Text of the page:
Chicago, IL – October 13, 2010 – Modeling opportunities can be very enticing for fresh-faced individuals. Whether interested in a modeling career, looking to make a few extra bucks or think your child might have a future in acting or modeling, be on the lookout for scammers. The Better Business Bureau warns that some modeling agencies are just trying to make a fast buck and don’t deliver on promises of fame and fortune.
In the last 12 months alone, would-be models have researched agencies with the BBB nearly 8,800 times. Unfortunately, the BBB serving Chicago and northern Illinois received 68 complaints in that same time period from those who feel they were misled by an agency.
“Modeling can be a great, fun way to supplement your income, but signing up with a deceptive talent agency may be a waste of time and money,” said Steve J. Bernas, president & CEO of the Better Business Bureau serving Chicago and Northern Illinois. “Even if the agency tells you that you or your child have ‘the look’, always take the time to do your research and not just fall for empty promises.”
Katherine Roche of Chicago, Ill. stated, “I saw a posting on Craig’s List for movie extras. They just asked for a photo of me and $50 to get into their database. They promised that they could get you jobs in 3-6 months or they would refund your money. I live in Chicago and they sent me info on two jobs, one in Los Angeles and one in Atlanta. They were just mass e-mails with information on casting calls. I called to say that these were not in my area and the person said that they would try to send some closer to where I live. I never heard from them again. I have called and sent at least 75 e-mails and I want a refund.”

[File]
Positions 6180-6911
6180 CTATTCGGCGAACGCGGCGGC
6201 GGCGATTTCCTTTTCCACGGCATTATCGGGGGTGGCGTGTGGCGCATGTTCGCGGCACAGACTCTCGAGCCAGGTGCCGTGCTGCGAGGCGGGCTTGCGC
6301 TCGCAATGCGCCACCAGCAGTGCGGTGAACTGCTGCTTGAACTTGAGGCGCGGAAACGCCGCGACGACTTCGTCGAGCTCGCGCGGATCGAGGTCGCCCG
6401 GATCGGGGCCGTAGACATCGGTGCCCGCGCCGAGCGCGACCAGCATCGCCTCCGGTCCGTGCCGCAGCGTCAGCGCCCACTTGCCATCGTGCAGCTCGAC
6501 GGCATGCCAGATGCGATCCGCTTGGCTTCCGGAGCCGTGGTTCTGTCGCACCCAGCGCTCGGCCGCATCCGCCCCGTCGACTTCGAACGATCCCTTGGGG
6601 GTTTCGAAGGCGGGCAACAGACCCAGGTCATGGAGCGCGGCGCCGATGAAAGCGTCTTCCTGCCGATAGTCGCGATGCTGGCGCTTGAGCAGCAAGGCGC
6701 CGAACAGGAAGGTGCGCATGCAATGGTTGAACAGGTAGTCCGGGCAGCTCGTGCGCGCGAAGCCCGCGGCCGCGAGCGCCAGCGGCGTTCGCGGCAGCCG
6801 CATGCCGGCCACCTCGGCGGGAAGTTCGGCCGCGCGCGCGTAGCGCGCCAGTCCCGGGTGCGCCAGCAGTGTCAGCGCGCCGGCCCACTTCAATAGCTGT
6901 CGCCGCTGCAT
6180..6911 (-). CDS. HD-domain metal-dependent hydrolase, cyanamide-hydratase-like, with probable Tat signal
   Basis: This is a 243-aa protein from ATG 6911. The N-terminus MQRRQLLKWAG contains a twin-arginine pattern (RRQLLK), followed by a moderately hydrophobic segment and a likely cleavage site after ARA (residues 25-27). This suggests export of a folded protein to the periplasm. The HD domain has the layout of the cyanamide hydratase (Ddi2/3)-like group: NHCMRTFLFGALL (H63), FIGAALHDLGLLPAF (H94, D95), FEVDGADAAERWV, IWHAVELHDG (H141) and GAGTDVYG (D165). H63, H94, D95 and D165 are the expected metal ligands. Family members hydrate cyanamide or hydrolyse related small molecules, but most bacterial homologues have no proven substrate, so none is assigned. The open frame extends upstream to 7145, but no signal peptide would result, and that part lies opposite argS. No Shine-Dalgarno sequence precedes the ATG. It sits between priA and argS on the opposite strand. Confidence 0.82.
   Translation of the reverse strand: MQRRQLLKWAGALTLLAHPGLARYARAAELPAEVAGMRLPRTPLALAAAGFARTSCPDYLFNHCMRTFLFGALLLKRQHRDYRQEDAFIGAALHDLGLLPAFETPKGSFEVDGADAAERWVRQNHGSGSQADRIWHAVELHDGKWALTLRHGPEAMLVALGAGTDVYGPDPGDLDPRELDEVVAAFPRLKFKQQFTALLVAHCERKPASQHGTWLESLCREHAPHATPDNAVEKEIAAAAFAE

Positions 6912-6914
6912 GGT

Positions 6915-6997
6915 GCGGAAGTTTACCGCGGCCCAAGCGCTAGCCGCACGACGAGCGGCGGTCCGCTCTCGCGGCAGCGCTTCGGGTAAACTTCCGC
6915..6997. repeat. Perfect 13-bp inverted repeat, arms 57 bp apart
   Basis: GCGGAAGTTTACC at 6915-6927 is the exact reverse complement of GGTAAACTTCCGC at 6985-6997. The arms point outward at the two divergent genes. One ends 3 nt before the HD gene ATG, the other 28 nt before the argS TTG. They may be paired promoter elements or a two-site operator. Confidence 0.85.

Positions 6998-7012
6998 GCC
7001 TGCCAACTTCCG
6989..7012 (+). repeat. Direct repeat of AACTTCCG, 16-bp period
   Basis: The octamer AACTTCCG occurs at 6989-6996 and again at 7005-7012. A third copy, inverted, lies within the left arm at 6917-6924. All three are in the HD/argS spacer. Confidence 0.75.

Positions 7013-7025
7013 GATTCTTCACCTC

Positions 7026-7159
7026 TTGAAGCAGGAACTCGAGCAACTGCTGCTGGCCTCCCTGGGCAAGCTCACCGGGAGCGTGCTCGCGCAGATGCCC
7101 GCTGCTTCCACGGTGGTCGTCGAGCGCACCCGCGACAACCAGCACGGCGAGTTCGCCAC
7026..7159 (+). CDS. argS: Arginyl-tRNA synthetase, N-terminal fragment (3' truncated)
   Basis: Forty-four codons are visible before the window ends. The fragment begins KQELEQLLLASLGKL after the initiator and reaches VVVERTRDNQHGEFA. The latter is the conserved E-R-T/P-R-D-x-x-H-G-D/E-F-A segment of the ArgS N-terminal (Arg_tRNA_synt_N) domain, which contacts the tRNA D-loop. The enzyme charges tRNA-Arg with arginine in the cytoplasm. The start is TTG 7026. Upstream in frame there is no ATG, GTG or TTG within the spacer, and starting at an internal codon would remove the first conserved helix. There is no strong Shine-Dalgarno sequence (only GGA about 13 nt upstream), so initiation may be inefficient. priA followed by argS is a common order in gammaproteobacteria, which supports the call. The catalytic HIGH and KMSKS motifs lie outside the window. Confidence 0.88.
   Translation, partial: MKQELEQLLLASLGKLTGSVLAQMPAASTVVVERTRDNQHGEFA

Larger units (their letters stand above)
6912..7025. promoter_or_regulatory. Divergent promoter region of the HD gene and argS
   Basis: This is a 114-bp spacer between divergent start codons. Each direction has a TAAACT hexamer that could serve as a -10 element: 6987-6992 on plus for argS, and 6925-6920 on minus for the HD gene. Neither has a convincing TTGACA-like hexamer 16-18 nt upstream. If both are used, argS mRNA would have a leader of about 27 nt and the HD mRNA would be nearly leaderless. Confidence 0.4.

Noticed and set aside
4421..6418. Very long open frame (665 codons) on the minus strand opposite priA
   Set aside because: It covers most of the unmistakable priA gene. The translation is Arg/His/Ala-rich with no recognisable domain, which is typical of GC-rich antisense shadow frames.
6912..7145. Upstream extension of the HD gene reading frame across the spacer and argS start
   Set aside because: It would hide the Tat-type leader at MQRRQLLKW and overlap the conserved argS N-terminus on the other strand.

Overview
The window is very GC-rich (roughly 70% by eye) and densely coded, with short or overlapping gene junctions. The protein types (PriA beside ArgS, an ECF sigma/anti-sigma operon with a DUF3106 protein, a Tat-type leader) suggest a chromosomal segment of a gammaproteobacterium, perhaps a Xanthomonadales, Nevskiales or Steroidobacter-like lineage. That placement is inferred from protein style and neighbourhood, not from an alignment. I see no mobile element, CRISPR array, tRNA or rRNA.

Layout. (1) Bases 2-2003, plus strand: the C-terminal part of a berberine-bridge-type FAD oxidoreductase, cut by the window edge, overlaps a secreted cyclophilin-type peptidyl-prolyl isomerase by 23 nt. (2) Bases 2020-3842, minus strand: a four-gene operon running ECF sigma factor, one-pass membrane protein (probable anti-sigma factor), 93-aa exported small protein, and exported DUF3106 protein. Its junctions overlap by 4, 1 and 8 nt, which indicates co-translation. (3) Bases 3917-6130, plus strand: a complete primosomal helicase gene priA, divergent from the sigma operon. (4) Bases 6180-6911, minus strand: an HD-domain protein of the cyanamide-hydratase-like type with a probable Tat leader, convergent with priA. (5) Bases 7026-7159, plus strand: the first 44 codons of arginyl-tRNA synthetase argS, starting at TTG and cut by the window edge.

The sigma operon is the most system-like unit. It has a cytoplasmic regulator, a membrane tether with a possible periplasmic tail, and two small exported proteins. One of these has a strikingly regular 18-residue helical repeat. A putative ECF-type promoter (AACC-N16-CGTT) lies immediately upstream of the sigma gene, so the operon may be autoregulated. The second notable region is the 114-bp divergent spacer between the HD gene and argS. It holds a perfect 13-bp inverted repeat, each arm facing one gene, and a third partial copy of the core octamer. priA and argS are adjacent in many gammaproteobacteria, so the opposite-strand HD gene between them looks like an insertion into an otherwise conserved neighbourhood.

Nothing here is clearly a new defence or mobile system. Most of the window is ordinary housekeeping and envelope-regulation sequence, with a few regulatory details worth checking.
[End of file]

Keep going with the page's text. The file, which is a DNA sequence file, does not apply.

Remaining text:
John Wang, another complainant from Algonquin, Ill. stated, “My wife and daughter went to see them. They asked if the company could get modeling jobs for my daughter and they said yes. We asked if she needed education or training and they said no. They took some pictures of her right in the office that were supposed to be professional photos and weren’t. They charged $500 for the pictures. My wife signed the contract without reading it. We looked online at the Better Business Bureau report a day or two after they went and when we saw how bad it was we called and asked to cancel and get a refund. They said no. They cancelled our right to go into their website and kept our money.”
Before signing up with a modeling or talent agency, the BBB recommends:
- Do Your Research – Illinois requires a talent agency or modeling school to be licensed and bonded; confirm the company meets those requirements. Always check the company out with the Better Business Bureau by visiting www.bbb.org
- Beware of Big Promises and High Pressure Sales Pitches – In the modeling world, income is never guaranteed and jobs can be sporadic. Consider it a red flag if the sales pitch promises many jobs and big earnings or uses high pressure tactics to get you to sign up. If the offer sounds too good to be true, it probably is.
- Read the Fine Print and Get Everything in Writing – Take time and read the agreement or contract carefully, paying close attention to details regarding refunds and options if dissatisfied. Make sure that all verbal promises are in the agreement.
- Complain if You’ve Been Ripped Off – If you feel you’ve been misled by a modeling or talent agency, file a complaint with your BBB at www.bbb.org
For more advice on finding businesses and services you can trust, visit www.bbb.org
As a private, non-profit organization, the purpose of the Better Business Bureau is to promote an ethical marketplace. BBBs help resolve buyer/seller complaints by means of conciliation, mediation and arbitration. BBBs also review advertising claims, online business practices and charitable organizations. BBBs develop and issue reports on businesses and nonprofit organizations and encourage people to check out a company or charity before making a purchase or donation.